After being courted by Wolverhampton Wanderers in 2016, Julen Lopetegui was handed the reins of a superbly talented Spain side, taking over from World Cup winner Vicente del Bosque, who retired.
The national outfit needed modernising, the old faces had to be slowly phased out and the famous tiki-taka style of play, which had almost become a less-effective parody of itself, was to be tweaked to provide more cut and thrust.
Lopetegui did just that and Spain qualified for the 2018 World Cup by winning nine and drawing one of their group qualification games. They headed into the competition as one of the favourites and possessed one of, if not the best, squads in Russia – then the bombshell hit.
Reports emerged that Lopetegui would take over the vacant Real Madrid job, signing a three-year-deal despite the World Cup only one day away. He was soon dismissed before Las Rojas first game, with Fernando Hierro replacing him. The tumultuous few months hasn’t affected Spain’s odds for the UEFA Nations League, however, where they sit as 3/1 second-favourites in the international football betting. So, has Julien made the right decision?
Now, just a few months into his tenure at the Santiago Bernabeau, he is under terrific pressure as results take a slide from the Spanish capital side’s triumphant end to last term.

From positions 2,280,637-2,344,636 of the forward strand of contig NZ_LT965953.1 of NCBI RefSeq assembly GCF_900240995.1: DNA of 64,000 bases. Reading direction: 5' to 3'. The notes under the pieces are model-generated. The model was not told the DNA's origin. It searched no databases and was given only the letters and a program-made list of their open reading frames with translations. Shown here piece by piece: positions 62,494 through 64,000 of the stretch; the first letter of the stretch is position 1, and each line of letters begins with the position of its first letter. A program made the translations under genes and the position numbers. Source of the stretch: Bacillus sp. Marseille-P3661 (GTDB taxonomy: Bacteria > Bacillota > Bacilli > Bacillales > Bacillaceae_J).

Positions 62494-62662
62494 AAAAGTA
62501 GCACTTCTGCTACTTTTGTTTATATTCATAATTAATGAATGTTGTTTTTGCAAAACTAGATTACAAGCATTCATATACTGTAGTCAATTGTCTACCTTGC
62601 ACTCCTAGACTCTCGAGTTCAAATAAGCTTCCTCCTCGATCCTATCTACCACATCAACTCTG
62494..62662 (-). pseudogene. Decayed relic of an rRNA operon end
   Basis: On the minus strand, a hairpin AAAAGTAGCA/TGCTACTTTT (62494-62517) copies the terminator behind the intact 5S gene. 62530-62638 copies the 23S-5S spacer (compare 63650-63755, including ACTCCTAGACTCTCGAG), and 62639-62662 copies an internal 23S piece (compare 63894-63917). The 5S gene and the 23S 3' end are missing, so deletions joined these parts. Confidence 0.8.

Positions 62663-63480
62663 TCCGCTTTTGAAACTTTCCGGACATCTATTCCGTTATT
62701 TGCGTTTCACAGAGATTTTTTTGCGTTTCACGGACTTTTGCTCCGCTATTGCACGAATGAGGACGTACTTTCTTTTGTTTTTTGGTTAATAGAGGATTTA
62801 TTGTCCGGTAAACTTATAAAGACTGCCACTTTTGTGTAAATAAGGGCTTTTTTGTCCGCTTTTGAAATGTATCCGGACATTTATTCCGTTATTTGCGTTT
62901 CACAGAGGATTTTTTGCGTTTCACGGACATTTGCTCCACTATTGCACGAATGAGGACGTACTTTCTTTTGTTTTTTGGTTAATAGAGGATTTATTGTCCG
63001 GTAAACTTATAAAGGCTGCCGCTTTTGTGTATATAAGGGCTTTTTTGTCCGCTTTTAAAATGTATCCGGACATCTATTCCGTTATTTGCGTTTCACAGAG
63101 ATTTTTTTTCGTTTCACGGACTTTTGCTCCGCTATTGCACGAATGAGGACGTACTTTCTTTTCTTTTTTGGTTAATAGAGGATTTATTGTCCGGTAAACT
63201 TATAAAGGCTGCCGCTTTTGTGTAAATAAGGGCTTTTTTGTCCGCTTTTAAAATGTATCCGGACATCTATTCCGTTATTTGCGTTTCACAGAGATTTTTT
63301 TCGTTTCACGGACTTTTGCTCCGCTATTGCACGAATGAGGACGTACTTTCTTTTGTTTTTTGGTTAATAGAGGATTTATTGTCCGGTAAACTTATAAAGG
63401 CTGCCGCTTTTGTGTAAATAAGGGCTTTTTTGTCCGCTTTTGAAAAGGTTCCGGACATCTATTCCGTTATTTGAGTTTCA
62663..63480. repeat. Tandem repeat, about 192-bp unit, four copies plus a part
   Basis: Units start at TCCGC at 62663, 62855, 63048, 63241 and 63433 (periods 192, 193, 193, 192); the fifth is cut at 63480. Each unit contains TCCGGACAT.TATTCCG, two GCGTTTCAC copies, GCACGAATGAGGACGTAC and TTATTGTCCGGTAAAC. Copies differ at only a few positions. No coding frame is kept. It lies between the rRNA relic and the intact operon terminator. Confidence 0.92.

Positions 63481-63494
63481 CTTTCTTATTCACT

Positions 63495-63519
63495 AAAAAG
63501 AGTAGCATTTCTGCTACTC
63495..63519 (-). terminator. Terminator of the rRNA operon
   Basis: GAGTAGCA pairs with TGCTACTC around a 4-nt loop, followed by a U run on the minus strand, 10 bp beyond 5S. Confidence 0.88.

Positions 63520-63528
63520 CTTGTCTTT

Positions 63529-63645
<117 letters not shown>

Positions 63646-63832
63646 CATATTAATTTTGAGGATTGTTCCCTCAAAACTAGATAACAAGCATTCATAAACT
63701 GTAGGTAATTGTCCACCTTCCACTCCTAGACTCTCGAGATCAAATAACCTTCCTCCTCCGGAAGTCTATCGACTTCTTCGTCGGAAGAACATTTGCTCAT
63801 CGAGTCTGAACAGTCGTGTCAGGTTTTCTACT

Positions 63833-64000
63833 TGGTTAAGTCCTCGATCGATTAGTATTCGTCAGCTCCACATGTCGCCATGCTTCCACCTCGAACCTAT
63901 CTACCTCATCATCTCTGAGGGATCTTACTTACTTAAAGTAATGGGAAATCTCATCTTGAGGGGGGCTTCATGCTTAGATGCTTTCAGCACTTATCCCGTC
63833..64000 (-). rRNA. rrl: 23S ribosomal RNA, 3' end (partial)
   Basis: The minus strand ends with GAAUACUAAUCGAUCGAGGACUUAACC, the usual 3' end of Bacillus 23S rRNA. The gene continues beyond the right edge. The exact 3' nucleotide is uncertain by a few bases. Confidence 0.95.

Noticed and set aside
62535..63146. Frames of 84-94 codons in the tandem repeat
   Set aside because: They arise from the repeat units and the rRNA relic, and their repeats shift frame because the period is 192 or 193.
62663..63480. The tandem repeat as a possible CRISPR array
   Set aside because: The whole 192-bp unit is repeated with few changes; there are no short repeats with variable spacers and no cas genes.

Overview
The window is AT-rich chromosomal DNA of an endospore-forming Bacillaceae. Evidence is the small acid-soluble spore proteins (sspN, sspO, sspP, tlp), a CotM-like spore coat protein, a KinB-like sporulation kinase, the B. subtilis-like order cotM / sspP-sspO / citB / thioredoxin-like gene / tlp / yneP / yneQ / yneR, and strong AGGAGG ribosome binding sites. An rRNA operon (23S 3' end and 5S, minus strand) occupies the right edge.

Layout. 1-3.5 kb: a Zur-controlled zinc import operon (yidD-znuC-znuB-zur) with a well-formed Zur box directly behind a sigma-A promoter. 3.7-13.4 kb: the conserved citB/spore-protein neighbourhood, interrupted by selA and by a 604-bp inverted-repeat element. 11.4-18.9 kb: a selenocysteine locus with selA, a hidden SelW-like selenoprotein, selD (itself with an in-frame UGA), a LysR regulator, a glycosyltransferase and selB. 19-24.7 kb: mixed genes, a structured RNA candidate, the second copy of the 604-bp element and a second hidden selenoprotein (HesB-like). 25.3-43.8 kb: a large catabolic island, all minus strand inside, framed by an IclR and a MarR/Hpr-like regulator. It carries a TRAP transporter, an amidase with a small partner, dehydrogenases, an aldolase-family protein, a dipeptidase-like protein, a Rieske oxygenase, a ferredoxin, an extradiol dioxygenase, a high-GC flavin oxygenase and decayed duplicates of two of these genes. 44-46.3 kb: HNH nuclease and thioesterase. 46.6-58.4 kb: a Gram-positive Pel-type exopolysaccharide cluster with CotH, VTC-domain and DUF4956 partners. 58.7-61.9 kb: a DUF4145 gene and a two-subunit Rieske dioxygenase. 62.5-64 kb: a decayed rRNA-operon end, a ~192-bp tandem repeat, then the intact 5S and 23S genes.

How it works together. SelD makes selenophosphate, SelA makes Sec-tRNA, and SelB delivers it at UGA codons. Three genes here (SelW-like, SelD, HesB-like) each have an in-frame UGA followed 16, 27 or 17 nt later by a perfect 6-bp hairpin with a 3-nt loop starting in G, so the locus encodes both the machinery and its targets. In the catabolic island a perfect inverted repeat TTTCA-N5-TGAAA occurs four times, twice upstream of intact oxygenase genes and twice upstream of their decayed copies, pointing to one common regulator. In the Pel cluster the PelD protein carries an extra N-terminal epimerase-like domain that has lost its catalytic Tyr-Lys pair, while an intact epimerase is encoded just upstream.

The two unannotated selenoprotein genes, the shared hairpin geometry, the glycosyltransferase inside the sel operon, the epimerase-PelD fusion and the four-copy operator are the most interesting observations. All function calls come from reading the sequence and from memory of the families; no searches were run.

Despite playing for both Real Madrid and Barcelona, his dismissal could please some sections of both fanbases. Many Madridistas already feel his time is up and are still sore over the way Lopetegui ditched the national team so publicly, scuppering their very real chances of lifting the famous golden trophy.
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In Catalonia, his sacking would be met with hilarity – not only did his move to Real end Spain’s opportunity to win the World Cup but, now, the club he left for get set for another managerial search.
Was Real such a once-in-a-lifetime opportunity he couldn’t turn down, even if it meant giving up his only chance to manage the national side? In the cold light of day, no.
You can understand why he took the job, but his lack of foresight got him sacked from the national side, a true one-off long-term job. The Real job opens up regularly, but the draw the world’s biggest club has is immense and takes a special sort of character to turn down.
Taking over after Zinedine Zidane is perhaps the only poisoned chalice to match that of David Moyes being appointed Manchester United manager after Sir Alex Ferguson – walking in the footsteps of an immensely successful manager.
Zidane was Real through and through, a legend of the club that commanded instant respect throughout the dressing room, while Lopetegui played only once in the league for Los Blancos.
The summer saw the departure of Cristiano Ronaldo, who won four Champions League titles in Madrid, but Florentino Perez failed to fill the void left by the superstar. Instead, Madrid entered the season with more or less the same squad, but also maintained the level of expectation – a recipe for disaster.
One thing going for Lopetegui is support within the squad from the Spanish players, thanks to being popular with them during his two years as national team boss. However, if this slump in form continues and dissent within the squad flares up, expect Lopetegui to be gone before Christmas, destined to fail since the very start.